A veterinarian who stitched bags of liquid heroin into puppies for Colombian drug traffickers was sentenced to six years in prison Thursday in New York City, according to the Associated Press.
U.S. Attorney Richard P. Donoghue and other law enforcement officials announced the sentence.
“This sentencing closes the case on a trafficking organization that used live puppies to smuggle drugs from Colombia to New York,” said Ray Donovan, head of #DEA NY. https://t.co/zh0DMJMmbt pic.twitter.com/sCkXu90Vvt
— DEANewYork (@DEANEWYORKDiv) February 7, 2019
Veterinarian Andres Lopez Elorez pleaded guilty in September to conspiring to import heroin into the United States. Elorez leased a farm in Medellin, Colombia, where he surgically implanted liquid heroin inside of nine puppies, according to the U.S. government. (RELATED: Father High On 15 Bags Of Heroin Busted After Brief Pursuit With Children In The Car)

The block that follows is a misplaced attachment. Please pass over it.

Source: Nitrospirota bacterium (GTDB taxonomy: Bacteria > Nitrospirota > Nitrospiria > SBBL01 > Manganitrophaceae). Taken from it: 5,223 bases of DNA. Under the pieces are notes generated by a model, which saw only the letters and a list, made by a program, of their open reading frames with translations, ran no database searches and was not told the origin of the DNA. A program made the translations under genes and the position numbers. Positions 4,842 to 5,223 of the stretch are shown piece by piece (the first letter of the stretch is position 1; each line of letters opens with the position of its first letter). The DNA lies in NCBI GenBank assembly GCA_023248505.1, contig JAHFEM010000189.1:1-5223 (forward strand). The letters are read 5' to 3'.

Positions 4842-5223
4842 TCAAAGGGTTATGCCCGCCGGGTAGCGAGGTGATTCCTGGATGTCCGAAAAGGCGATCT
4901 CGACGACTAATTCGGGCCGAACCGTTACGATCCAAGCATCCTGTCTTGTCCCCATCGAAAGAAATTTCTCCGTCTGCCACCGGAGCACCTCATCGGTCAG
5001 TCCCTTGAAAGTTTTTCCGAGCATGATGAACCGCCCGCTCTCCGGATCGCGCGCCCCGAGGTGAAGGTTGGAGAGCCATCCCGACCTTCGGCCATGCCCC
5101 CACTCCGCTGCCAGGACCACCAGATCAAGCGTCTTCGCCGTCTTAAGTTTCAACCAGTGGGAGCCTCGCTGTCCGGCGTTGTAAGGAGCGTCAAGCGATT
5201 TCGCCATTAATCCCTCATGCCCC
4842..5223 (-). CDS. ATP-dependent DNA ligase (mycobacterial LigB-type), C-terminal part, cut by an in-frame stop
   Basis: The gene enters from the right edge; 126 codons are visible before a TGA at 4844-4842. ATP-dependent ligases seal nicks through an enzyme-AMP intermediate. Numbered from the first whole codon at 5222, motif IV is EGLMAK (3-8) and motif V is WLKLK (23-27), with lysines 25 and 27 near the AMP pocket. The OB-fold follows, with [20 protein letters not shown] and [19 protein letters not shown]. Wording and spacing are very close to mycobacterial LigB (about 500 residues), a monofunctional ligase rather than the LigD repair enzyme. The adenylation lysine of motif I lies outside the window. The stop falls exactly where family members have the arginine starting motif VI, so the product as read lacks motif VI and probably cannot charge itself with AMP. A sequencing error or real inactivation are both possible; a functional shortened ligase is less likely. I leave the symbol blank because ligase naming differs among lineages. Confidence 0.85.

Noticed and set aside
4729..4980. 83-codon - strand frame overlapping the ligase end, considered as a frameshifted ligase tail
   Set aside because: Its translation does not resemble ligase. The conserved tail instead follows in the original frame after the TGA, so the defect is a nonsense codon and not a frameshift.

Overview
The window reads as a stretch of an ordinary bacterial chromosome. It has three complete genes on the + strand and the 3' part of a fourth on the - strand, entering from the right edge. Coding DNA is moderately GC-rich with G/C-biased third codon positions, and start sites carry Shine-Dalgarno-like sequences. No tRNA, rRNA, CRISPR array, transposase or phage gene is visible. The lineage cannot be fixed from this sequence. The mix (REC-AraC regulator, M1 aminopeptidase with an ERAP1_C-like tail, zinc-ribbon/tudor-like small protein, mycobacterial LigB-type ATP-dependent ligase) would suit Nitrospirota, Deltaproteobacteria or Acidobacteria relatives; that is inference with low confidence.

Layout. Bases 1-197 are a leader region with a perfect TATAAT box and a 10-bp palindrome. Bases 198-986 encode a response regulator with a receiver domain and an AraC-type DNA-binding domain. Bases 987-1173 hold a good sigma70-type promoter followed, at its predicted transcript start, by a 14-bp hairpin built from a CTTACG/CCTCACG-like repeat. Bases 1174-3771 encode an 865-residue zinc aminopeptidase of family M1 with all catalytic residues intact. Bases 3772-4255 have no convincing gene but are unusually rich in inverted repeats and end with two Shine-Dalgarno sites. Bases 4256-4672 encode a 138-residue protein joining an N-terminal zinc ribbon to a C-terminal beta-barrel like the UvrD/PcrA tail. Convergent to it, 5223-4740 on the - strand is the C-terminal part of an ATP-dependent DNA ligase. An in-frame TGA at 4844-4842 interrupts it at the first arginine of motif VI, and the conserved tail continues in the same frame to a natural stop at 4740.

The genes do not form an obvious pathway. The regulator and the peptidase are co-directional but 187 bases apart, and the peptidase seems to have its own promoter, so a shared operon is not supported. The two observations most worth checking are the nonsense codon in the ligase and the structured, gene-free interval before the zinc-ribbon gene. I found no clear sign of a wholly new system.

Law enforcement searched the farm back in 2005 and seized 17 packets of the drug; they surgically removed 10 of the packets from the puppies.
Elorez was a fugitive until he was ultimately arrested in Spain in 2015. He was then extradited to the United States in May of 2018.
Three of the puppies died following the surgeries from contracting a virus, but there is a happy ending for at least two of the puppies. A Colombian police officer and his family adopted a beagle named Donna, and Colombian police trained a Rottweiler named Heroina to be a drug detection dog.
The National Institute on Drug Abuse lists Colombia as one of the main countries in which morphine is produced at opium poppy plants. Colombian criminal organizations have also historically controlled heroin markets in the U.S. Midwest and on the East Coast, according to the Drug Enforcement Administration.